Kelly McNamara will have to cheer for both Stevenson and Vernon Hills this week. Kelly is Bill's wife and Connor's mom.

"We've been talking about how my Mom is going to have it the toughest," Connor said. "Once we start playing, it's just going to be another game for me and my Dad. But I think my Mom will be a little uncomfortable.

"She's going to be more relieved than anyone when it's over."

Jordan is returning:

No, not that Jordan.

But at Vernon Hills, there's definitely an excitement at the thought of Jordan Freibrun returning to the mix. It should be happening sooner rather than later.

The senior quarterback suffered a broken leg in the Cougars' season opener five weeks ago and is nearing the point where he will be ready to start competing again.

"He's been talking with his doctors and it looks like he'll be back in the next week or two," Vernon Hills coach Bill Bellecomo said. "The North Chicago game (next week) would be a gift, the Lakes game (in two weeks) is more likely.

"But he's working every day and he's anxious to get back."

Freibrun likely won't go back to his old spot at quarterback, which is now filled by sophomore Connor McNamara, who helped the Cougars to their first win last week.

"At quarterback, you've got to take so many hits and make so many cuts," Bellecomo said. "Even if Jordan is back, he might not be ready for that.

"I'd like to ease him in. I think we'd have him at safety, a position he also played for us before he got hurt. I think Jordan was one of the best safeties in the conference last year, so I think he'd do really well there when he comes back."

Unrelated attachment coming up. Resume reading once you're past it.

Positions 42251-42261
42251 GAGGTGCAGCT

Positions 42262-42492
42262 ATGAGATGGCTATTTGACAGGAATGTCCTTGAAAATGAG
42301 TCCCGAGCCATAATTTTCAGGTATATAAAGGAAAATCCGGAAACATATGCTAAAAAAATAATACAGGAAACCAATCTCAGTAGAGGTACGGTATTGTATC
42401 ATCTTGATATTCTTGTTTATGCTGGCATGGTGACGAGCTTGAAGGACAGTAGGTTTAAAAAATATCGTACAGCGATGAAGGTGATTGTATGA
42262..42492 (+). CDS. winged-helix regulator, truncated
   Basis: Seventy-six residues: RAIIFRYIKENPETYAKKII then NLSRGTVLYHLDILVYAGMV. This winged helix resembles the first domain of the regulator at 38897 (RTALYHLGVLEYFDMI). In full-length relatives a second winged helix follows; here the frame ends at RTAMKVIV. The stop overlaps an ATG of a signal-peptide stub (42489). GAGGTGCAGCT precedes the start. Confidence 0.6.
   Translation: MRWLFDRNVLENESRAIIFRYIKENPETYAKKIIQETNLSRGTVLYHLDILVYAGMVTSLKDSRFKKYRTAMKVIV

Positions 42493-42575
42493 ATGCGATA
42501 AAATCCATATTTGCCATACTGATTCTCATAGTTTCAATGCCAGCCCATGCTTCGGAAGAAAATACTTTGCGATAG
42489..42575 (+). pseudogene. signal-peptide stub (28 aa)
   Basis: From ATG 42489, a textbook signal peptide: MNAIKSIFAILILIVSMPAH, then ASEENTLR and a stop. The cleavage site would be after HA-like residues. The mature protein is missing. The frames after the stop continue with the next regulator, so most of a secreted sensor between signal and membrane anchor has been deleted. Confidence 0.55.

Numbers game:

Turnovers have told a poignant story for Vernon Hills this season.

The Cougars rolled up 17 turnovers over the first three weeks of the season and started out 0-3. Last week against Grant, the only Vernon Hills turnover was a Hail Mary pass into the end zone at the end of the first half that was intercepted and downed as time expired. No damage done.

It probably wasn't a coincidence that the near-turnover-free Cougars got their first win of the season in that game.

"The 17 turnovers was hard because that's bad for a season, let alone just three games," Vernon Hills coach Bill Bellecomo said. "We've talked a lot in recent weeks about limiting turnovers and mental errors and we were finally able to do that against Grant.

"We know that we can't keep shooting ourselves in the foot if we want to be able to win games."

Long drives:

It all adds up.

Carmel coach Andy Bitto wasn't surprised that his offense had a tough time last week turning St. Viator turnovers into points. Over the years, Bitto has done his own research about when a high school offense is efficient and when it's not.